High Strength Low Alloy Steel

Carbon-Manganese Steels (CMn) are a lower cost approach to reach up to approximately 280MPa yield strength, but are limited in ductility, toughness and welding.

Increasing carbon and manganese, along with alloying with other elements like chromium and silicon, will increase strength, but have the same challenges as CMn steels with higher cost. An example is AISI/SAE 4130, a chromium-molybdenum (chromoly) medium carbon alloy steel. A wide range of properties are available, depending on the heat treatment of formed components. Welding conditions must be carefully controlled.

The 1980s saw the commercialization of high-strength low-alloy (HSLA) steels. In contrast with alloy steels, HSLA steels achieved higher strength with a much lower alloy content. Lower carbon content and lower alloying content leads to increased ductility, toughness, and weldability compared with grades achieving their strength from only solid solution strengthening like CMn steels or from alloying like AISI/SAE 4130. Lower alloying and elimination of post-forming heat treatment makes HSLA steels an economical approach for many applications.

This steelmaking approach allows for the production of sheet steels with yield strength levels now approaching 800 MPa. HSLA steels increase strength primarily by micro-alloying elements contributing to fine carbide precipitation, substitutional and interstitial strengthening, and grain-size refinement. HSLA steels are found in many body-in-white and underbody structural applications where strength is needed for increased in-service loads.

These steels may be referred to as microalloyed steels, since the carbide precipitation and grain-size refinement is achieved with only 0.05% to 0.10% of titanium, vanadium, and niobium, added alone or in combination with each other.

HSLA steels have a microstructure that is mostly precipitation-strengthened ferrite, with the amount of other constituents like pearlite and bainite being a function of the targeted strength level. More information about microstructural components is available here.

Some of the specifications describing uncoated cold rolled high strength low alloy (HSLA) steel are included below, with the grades typically listed in order of increasing minimum yield strength and ductility. Different specifications may exist which describe hot or cold rolled, uncoated or coated, or steels of different strengths. Many automakers have proprietary specifications which encompass their requirements.  Note that ASTM, EN and VDA terminology is based on minimum yield strength, while JIS and JFS standards are based on minimum tensile strength.  Also note that JIS G3135 does not explicitly state that these grades must be supplied with an HSLA chemistry.  A C-Mn approach is satisfactory as long as the mechanical property criteria are satisfied.

  • ASTM A1008M, with the terms HSLAS 45[310], 50[340], 55[380], 60[410], 65[450], and 70[480] along with HSLAS-F 50 [340], 60 [410], Grade 70 [480] and 80 [550]A-25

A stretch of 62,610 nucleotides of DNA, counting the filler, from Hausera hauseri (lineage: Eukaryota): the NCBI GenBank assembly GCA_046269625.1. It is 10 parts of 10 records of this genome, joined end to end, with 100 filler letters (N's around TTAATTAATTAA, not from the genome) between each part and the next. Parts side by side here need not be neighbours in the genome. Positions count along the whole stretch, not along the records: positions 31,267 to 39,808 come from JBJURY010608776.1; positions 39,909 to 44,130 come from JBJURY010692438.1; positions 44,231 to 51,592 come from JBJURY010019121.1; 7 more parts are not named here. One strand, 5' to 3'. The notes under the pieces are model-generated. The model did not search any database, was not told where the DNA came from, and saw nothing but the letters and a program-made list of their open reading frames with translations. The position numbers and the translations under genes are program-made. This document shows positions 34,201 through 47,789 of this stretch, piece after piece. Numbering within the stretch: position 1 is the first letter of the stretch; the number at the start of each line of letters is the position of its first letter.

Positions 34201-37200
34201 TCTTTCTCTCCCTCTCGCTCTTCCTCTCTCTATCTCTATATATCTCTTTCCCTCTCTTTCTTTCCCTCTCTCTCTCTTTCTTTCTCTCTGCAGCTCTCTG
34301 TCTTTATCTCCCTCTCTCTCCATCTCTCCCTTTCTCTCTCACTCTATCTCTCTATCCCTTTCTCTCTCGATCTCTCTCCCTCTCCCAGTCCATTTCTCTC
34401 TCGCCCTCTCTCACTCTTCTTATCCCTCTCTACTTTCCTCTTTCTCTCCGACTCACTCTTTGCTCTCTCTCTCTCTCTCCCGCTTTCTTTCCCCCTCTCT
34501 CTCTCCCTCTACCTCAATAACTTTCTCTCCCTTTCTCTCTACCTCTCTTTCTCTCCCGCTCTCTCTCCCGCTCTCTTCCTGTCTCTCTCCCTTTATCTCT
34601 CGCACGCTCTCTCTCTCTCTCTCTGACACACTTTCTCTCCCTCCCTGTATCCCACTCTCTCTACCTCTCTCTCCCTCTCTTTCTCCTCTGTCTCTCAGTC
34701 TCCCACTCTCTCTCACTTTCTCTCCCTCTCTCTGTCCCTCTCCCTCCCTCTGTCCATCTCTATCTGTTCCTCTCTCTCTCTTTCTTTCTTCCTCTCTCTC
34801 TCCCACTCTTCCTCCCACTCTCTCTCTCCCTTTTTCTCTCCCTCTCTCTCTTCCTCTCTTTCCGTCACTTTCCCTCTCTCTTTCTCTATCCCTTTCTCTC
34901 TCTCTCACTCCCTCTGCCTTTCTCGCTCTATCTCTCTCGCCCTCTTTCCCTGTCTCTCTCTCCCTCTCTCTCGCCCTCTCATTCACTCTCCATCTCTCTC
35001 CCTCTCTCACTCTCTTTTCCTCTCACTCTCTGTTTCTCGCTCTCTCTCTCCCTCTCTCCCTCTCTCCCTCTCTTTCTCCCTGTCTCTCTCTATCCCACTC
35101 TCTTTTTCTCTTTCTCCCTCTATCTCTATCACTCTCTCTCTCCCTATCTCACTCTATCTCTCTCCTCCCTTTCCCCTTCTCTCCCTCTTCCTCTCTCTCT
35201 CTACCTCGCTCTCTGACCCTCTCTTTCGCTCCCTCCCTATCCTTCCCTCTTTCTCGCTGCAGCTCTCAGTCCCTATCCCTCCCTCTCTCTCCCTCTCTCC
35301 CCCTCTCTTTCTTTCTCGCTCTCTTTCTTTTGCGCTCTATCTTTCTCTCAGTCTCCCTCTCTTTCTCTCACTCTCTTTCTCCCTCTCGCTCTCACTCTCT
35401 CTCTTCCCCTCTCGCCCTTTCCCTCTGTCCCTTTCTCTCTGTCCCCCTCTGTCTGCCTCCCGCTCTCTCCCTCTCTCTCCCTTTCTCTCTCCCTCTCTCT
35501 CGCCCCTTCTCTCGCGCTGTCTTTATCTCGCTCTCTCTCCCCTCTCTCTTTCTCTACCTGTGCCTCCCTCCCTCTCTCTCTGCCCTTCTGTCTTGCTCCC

• EN10268, with the terms HC260LA, HC300LA, HC340LA, HC380LA, HC420LA, HC460LA, and HC500LAD-5
  • JIS G3135, with the terms SPFC340, SPFC370, SPFC390, SPFC440, SPFC490, SPFC540, and SPFC590J-3
  • JFS A2001, with the terms JSC440R and JSC590RJ-23
  • VDA239-100, with the terms CR210LA, CR240LA, CR270LA, CR300LA, CR340LA, CR380LA, CR420LA, and CR460LAV-3

Interstitial-Free High Strength

ULC, IF, VD-IF, and EDDS are interchangeable terms that describe the most formable (high n-value) and lowest strength grade of steel.  Adding phosphorus, manganese, and/or silicon to these grades increases the strength due to solid solution strengthening, precipitation of carbides and/or nitrides, and grain refinement. 

For most alloys, steelmaking practices attempt to reduce phosphorus to very low levels, since increased phosphorus content is sometimes associated with an increased risk of embrittlement. However, in the ladle metallurgy station after steelmaking, small controlled amounts of phosphorus are added back to the melt when certain grades are produced, leading to the term “rephosphorized.”  Phosphorus is a potent solid solution strengthening element, where only small additions result in large increases in yield and tensile strength. 

When phosphorus or other solid solution strengthening elements are used to increase the strength of interstitial-free steels, IF-HS (Interstitial-Free High Strength) steel is produced. Using phosphorus leads to the term IF-Rephosphorized steel, or IF-Rephos.

These alloys have composition controlled to improve r-value.  In some products, small amounts of boron are added to counteract the embrittlement effects brought on by the phosphorus.

These higher strength IF-HS grades are widely used for both structural and closure applications.  Work hardening from forming increases panel strength, which is why they may be described as dent resistant steels.  However, this alloying approach is not capable of producing a bake hardenable grade.

Compared bake hardenable steels, carbon-manganese steels, and HSLA steels at similar strength levels, IF-HS grades are more formable, resulting from the ultra-low carbon chemistry and interstitial-free microstructure. 

Some of the specifications describing uncoated cold rolled interstitial-free high strength (IF-HS) steel are included below, with the grades typically listed in order of increasing minimum yield strength and ductility.  Different specifications may exist. Many automakers have proprietary specifications which encompass their requirements.  Note that EN and VDA terminology is based on minimum yield strength, while JFS standard is based on minimum tensile strength.

  • EN10268, with the terms HC180Y, HC220Y, and HC260Y D-17
  • VDA239-100, with the terms CR160IF, CR180IF, CR210IF, and CR240IF V-3
  • JFS A2001, with the terms JSC340P, JSC370P, JSC390P, and JSC440P J-23